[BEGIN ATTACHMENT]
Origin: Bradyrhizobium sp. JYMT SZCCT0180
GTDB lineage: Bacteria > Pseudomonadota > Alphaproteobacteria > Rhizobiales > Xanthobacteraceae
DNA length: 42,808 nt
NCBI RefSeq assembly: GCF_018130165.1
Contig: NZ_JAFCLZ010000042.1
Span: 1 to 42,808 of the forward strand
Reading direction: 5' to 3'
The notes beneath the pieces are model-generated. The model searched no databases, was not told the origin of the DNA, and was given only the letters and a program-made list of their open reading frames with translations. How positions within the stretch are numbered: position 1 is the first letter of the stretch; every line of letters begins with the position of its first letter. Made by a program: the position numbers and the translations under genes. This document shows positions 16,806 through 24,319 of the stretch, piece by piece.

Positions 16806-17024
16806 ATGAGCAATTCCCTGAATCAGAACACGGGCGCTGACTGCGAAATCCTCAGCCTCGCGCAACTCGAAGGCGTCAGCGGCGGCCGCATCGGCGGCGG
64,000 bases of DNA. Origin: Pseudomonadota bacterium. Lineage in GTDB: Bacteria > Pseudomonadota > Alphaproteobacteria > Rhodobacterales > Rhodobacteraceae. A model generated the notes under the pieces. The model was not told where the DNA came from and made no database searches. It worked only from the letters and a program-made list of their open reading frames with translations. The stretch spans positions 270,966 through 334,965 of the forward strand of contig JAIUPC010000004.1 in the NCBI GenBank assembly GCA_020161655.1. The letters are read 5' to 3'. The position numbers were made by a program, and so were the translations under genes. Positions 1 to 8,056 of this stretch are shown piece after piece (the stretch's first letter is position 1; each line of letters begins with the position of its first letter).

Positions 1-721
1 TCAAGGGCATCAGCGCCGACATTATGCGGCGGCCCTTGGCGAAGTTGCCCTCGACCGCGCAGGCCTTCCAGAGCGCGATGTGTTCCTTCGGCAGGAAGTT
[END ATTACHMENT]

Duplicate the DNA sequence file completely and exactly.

Origin: Bradyrhizobium sp. JYMT SZCCT0180
GTDB lineage: Bacteria > Pseudomonadota > Alphaproteobacteria > Rhizobiales > Xanthobacteraceae
DNA length: 42,808 nt
NCBI RefSeq assembly: GCF_018130165.1
Contig: NZ_JAFCLZ010000042.1
Span: 1 to 42,808 of the forward strand
Reading direction: 5' to 3'
The notes beneath the pieces are model-generated. The model searched no databases, was not told the origin of the DNA, and was given only the letters and a program-made list of their open reading frames with translations. How positions within the stretch are numbered: position 1 is the first letter of the stretch; every line of letters begins with the position of its first letter. Made by a program: the position numbers and the translations under genes. This document shows positions 16,806 through 24,319 of the stretch, piece by piece.

Positions 16806-17024
16806 ATGAGCAATTCCCTGAATCAGAACACGGGCGCTGACTGCGAAATCCTCAGCCTCGCGCAACTCGAAGGCGTCAGCGGCGGCCGCATCGGCGGCGG
64,000 bases of DNA. Origin: Pseudomonadota bacterium. Lineage in GTDB: Bacteria > Pseudomonadota > Alphaproteobacteria > Rhodobacterales > Rhodobacteraceae. A model generated the notes under the pieces. The model was not told where the DNA came from and made no database searches. It worked only from the letters and a program-made list of their open reading frames with translations. The stretch spans positions 270,966 through 334,965 of the forward strand of contig JAIUPC010000004.1 in the NCBI GenBank assembly GCA_020161655.1. The letters are read 5' to 3'. The position numbers were made by a program, and so were the translations under genes. Positions 1 to 8,056 of this stretch are shown piece after piece (the stretch's first letter is position 1; each line of letters begins with the position of its first letter).

Positions 1-721
1 TCAAGGGCATCAGCGCCGACATTATGCGGCGGCCCTTGGCGAAGTTGCCCTCGACCGCGCAGGCCTTCCAGAGCGCGATGTGTTCCTTCGGCAGGAAGTT